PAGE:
Howes went on to say that it was the union that took the initiative in the proposals that would supposedly revive Detroit’s auto industry. “It was the UAW, backed by the financial savvy of Lazard, that pushed the concept of off-loading billions in retiree health care liabilities,” Howes wrote. “It was the UAW... that agreed to various forms of a lower ‘second-tier’ wage... It was the UAW that proposed Ford exchange a portion of its cash contribution to the VEBA for a larger convertible note and then invest the difference in plants, new equipment and flexible body shops,” he gushed.

The Detroit News columnist concluded, “And as much as these deals could transform GM, Ford and Chrysler, they are also likely to transform the union and its image from a graying bulwark against change into a younger, solutions-oriented union primed to reverse its decline.”

Indeed, the UAW is out to reverse its long-term decline. But this has nothing to do with the defense of workers’ jobs and living standards. The UAW is redefining itself as a corporate entity, which will enforce the most brutal conditions in the factories, while becoming, in the words of the Wall Street Journal, “a major financial player.”

There is no way workers can fight to defend their jobs and living standards while they are trapped inside such an organization. The prerequisite for any such struggle is to break free from the UAW and organize a fight independently of it.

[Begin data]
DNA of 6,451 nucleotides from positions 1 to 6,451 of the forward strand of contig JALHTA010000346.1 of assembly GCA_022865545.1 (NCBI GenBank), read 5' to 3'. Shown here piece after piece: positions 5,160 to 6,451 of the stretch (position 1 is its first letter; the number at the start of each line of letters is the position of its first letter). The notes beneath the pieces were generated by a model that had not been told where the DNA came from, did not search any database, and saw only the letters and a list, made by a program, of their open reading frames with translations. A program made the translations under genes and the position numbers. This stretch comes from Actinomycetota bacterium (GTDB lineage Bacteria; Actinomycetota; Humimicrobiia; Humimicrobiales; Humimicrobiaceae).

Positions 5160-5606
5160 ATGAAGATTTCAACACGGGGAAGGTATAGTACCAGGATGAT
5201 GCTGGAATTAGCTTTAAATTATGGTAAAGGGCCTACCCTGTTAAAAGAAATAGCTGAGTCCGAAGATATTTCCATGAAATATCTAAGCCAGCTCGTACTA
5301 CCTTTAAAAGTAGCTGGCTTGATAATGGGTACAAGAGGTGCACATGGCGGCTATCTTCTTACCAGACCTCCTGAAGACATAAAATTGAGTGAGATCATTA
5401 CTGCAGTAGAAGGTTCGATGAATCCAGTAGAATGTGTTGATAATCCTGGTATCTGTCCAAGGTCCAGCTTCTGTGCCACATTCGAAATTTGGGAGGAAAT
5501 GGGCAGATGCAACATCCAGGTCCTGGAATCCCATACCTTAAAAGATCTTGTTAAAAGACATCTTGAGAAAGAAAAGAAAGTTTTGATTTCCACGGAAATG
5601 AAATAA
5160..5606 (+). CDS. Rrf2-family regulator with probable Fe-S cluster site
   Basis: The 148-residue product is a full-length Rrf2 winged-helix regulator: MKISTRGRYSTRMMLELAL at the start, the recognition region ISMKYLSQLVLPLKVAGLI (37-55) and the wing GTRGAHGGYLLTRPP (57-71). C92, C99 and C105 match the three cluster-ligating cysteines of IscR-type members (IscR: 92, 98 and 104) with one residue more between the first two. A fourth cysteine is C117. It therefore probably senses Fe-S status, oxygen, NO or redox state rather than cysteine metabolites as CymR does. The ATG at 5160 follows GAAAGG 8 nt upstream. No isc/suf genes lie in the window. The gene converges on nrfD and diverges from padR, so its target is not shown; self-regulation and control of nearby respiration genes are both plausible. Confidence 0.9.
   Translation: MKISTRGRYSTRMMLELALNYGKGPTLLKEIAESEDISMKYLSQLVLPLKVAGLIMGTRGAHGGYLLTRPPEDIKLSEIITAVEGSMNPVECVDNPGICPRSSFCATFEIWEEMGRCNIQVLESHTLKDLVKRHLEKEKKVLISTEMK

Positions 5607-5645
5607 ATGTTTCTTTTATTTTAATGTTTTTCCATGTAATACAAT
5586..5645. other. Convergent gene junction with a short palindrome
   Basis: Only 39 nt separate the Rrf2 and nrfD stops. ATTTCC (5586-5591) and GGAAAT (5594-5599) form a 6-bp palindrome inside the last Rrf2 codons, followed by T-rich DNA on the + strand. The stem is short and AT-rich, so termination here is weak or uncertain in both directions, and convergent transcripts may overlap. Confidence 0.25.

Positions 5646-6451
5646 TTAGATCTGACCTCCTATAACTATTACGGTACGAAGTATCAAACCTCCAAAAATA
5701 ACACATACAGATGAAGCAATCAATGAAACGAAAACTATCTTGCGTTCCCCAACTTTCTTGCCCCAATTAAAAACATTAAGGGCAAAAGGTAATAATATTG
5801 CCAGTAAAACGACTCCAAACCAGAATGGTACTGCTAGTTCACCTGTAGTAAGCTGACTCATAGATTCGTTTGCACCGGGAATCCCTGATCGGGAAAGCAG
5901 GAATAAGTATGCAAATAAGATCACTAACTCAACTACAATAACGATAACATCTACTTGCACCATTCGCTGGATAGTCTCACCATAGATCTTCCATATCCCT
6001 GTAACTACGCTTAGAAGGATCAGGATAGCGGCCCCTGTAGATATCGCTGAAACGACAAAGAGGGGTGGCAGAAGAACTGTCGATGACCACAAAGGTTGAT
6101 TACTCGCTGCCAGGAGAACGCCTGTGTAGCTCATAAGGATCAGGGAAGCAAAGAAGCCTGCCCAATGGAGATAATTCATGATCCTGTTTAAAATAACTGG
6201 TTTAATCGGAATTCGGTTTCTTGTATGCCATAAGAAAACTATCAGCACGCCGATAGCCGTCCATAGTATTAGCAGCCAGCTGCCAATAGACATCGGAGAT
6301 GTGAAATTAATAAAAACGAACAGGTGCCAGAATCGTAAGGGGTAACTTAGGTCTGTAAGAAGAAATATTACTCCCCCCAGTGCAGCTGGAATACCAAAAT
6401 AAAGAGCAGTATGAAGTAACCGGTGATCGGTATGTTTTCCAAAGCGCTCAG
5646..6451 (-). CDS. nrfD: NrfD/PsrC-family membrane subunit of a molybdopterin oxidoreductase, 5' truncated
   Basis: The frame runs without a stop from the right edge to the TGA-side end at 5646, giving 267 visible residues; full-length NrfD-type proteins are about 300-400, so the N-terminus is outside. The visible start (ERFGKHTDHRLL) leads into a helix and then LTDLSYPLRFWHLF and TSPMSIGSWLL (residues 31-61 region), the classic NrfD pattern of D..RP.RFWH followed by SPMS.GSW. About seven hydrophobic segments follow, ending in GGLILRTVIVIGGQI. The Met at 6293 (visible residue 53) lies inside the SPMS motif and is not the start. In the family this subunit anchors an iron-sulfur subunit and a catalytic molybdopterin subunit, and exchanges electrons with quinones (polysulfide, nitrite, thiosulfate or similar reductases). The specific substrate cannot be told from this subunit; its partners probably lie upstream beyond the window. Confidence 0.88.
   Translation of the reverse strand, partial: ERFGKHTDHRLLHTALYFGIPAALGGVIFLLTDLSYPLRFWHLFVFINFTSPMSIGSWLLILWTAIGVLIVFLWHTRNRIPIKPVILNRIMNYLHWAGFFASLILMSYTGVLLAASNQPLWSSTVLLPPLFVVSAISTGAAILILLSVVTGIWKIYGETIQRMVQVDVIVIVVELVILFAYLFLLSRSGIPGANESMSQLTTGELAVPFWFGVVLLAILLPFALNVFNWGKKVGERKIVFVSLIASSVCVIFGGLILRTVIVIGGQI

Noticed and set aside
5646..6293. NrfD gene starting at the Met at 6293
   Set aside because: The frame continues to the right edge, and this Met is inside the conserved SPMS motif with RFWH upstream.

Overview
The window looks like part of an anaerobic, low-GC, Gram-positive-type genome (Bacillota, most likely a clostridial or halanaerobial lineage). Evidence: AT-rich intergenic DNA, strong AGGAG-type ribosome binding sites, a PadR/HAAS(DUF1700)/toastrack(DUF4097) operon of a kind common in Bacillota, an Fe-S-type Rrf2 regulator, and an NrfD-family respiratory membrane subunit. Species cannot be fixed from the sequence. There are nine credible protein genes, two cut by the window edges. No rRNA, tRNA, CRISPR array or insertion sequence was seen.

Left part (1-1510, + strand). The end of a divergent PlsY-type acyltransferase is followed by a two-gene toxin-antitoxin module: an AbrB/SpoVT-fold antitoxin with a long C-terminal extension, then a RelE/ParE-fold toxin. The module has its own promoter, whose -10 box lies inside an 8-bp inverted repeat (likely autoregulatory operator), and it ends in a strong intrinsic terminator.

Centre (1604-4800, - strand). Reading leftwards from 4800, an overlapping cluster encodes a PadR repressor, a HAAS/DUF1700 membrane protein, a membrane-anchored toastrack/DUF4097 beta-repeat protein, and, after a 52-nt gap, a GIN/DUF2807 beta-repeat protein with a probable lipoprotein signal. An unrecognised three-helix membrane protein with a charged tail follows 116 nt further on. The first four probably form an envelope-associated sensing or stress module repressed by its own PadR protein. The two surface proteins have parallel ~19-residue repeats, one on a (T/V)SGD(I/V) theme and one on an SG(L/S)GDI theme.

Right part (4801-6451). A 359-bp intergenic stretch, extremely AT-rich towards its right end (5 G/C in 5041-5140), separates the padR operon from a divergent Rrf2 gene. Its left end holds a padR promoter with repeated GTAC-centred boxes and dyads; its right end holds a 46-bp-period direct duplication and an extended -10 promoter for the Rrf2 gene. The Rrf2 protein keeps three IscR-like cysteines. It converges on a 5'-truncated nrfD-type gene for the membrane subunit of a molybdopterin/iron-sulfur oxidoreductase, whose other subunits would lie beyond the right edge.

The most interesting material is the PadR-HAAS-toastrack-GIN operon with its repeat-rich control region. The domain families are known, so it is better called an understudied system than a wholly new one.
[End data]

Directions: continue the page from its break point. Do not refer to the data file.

The creation of a genuine movement to defend the working class requires a rejection of the reactionary politics that have produced this catastrophe. First of all, workers must reject the pro-capitalist politics of the UAW and revive the powerful socialist traditions of the American working class.

Workers must break from the two political parties of big business and war—the Democrats and Republicans—and build a political movement that sets as its aim not the reform of the profit system, but the reorganization of economic life to meet the needs of working people.

The national chauvinism of the UAW must be rejected. The fight to defend auto workers’ jobs and living standards is an international fight, which requires the unity of auto workers in the US, Canada, Latin America, Europe and Asia in a common struggle against the global auto giants.

The struggle for this perspective above all requires the building of a new political leadership in the working class, the Socialist Equality Party. We call on workers who are looking for a way forward to study our program and make the decision to join and build our party.